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December 12, 2003
The Definition of Insanity, Part II

This community still has learned nothing about violent repeat offenders:

A 25-year-old Anoka man was sentenced to 27 years in prison this morning for murdering a Minneapolis cab driver last August. Salvador Anthony Pacheco had pleaded guilty to second-degree intentional murder for shooting Mohamed Ahmed Salah in his Red & White cab early in the morning of Aug. 8.

27 years for shooting Salah in the back of the head while Salah was driving his cab. Even if Pacheco serves his entire sentence behind bars, he will get out at age 52, shockingly similar to another violent offender who just reoffended: Alfonso Rodriguez. And if you think I'm stretching the point, what do you think Pacheco was doing a couple of months before blowing Salah's brains out?

Two months prior to the shooting, Pacheco was released from prison after completing a sentence for a gun-related offense in Washington County.

Why is this man not going to prison for the rest of his life? Two months after being released from prison on a previous gun-related offense, Pacheco killed a man who just wanted to work hard and earn some money for his family. Twenty-seven years from now, Pacheco will get out, and I guess we'll have to wait and see how many days he'll take off before he gets back to shooting people again.

After Alfonso Rodriguez' background came to light in the media scrutiny surrounding the disappearance of Dru Sjodin, we all wondered how a man convicted of three rapes, two kidnapping attempts, and assaulting a woman with a knife could ever have been allowed out of prison to escalate his career into probable murder. Bureaucrats involved in Rodriguez's release without an attempt to commit him to a mental institution have received, justly, a great deal of public scorn. Will the same people express the same scorn for the weak and dangerous sentence given to Pacheco?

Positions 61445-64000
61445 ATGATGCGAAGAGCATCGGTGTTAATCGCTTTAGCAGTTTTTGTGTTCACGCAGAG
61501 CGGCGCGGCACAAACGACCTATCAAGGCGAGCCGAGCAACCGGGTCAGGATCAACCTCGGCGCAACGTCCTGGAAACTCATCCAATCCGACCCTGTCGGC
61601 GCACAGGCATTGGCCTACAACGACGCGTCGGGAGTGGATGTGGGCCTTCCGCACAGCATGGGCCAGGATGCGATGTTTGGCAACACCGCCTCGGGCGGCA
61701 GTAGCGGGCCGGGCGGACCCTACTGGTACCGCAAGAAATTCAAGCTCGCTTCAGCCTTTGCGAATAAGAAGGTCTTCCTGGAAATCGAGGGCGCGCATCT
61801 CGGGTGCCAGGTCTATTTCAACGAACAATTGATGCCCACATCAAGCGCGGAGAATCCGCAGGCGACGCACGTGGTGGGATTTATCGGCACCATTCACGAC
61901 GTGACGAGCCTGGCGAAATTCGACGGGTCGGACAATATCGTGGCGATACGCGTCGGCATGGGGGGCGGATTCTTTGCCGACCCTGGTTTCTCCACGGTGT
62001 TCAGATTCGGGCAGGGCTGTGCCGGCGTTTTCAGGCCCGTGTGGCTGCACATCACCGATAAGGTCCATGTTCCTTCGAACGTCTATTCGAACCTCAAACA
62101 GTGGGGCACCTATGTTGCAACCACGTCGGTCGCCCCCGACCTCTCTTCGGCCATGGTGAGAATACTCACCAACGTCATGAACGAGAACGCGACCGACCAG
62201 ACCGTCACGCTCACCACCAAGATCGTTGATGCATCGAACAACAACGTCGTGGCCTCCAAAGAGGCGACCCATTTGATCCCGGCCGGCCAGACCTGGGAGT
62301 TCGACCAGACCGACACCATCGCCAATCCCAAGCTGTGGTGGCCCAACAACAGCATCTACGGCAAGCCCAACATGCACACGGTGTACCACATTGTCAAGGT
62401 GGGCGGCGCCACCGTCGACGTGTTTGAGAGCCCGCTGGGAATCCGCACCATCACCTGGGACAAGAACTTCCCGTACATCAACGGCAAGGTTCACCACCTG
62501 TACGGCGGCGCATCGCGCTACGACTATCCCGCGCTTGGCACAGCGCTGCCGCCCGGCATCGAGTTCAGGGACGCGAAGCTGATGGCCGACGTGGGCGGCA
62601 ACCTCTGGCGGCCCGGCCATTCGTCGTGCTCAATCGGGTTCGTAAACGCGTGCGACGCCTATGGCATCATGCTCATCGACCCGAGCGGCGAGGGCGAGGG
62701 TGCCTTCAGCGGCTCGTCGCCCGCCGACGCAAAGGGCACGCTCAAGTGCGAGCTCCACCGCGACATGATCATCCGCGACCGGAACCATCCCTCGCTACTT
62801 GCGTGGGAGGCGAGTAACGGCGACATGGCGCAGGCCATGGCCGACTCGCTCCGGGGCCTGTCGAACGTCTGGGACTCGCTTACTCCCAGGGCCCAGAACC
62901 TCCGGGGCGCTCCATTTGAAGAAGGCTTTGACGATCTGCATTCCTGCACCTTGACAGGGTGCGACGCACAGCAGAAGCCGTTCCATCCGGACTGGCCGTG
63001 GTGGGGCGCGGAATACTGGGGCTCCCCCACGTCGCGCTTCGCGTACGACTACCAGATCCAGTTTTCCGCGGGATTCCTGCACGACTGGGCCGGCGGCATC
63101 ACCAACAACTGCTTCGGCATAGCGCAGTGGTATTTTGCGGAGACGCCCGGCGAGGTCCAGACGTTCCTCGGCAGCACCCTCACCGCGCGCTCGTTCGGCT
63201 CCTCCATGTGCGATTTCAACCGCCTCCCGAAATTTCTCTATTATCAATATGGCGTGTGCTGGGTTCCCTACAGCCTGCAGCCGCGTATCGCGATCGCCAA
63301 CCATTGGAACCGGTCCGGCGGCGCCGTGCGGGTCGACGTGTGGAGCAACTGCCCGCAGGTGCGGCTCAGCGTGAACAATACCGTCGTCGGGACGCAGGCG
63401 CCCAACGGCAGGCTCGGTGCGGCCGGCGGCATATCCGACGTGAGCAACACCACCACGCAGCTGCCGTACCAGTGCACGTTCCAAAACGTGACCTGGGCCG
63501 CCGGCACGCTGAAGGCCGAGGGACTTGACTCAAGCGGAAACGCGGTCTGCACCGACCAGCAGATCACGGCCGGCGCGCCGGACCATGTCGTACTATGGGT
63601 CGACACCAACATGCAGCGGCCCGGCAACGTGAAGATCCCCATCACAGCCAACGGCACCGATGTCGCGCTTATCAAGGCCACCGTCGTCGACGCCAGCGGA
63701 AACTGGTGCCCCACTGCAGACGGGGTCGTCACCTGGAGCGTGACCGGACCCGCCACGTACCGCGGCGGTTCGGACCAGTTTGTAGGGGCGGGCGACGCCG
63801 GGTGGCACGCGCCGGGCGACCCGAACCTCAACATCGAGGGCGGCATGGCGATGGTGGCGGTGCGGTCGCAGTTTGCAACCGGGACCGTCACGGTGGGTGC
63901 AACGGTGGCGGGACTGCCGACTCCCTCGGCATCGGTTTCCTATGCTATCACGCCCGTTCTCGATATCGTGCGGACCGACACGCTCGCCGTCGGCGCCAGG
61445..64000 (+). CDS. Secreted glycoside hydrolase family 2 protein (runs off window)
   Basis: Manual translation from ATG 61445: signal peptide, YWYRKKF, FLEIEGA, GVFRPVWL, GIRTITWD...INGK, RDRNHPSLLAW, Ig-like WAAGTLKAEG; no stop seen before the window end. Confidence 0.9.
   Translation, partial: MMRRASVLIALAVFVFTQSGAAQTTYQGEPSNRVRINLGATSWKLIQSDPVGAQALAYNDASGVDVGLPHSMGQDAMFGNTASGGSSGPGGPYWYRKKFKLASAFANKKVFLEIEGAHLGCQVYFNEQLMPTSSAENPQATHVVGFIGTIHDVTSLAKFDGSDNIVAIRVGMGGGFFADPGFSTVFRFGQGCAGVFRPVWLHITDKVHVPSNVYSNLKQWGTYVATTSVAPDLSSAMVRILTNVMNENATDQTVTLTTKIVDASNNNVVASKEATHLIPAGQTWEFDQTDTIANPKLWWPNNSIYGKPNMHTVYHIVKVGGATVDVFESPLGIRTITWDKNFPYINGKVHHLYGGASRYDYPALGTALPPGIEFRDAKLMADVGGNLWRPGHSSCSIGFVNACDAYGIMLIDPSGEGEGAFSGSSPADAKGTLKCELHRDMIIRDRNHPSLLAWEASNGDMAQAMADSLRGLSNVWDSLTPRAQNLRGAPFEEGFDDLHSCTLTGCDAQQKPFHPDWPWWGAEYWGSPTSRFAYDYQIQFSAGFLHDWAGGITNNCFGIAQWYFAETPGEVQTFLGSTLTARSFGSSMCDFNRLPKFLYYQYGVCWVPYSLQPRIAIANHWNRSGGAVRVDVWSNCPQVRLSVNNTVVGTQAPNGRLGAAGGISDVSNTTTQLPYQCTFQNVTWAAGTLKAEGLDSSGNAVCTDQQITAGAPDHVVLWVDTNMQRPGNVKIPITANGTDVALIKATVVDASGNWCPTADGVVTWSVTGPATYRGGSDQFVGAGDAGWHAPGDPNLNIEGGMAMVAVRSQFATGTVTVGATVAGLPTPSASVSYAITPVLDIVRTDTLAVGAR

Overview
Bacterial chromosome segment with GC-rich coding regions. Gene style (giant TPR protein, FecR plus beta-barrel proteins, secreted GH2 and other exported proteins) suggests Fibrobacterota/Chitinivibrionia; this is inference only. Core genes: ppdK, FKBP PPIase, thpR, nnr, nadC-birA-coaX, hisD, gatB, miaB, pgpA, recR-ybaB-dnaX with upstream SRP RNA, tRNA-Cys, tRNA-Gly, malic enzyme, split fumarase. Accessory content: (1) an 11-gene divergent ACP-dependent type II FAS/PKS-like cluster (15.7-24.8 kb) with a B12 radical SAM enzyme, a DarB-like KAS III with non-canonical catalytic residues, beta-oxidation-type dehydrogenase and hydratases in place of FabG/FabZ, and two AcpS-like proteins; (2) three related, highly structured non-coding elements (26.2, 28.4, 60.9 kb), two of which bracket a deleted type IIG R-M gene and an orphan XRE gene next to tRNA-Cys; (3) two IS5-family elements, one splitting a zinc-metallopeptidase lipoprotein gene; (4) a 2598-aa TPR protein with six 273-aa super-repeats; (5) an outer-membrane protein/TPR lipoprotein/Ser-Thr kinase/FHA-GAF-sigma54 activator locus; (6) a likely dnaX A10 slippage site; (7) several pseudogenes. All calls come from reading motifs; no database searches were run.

We have no obligation to release people who have proven their danger to society through repeated sexual assaults and murder. It has nothing to do with rehabilitation or retribution, either; the only issue at hand is public safety. We have an obligation to the Mohammed Salahs and Dru Sjodins to have the freedom to work and relax in public without us populating the area with people who have proven to be human predators looking for human prey.

Rodriguez should have been locked away for life; instead, Dru Sjodin and her family are paying the price for our lack of resolve and our sacrifice of public safety. Pacheco should have been given a life sentence yesterday. Whose family will be asked to sacrifice their daughter or husband on his release? What purpose do you suppose that sacrifice will serve, and does anyone really think that purpose will comfort the family of the victim?

Sphere It Digg! View blog reactions
Posted by Ed Morrissey at December 12, 2003 9:36 PM

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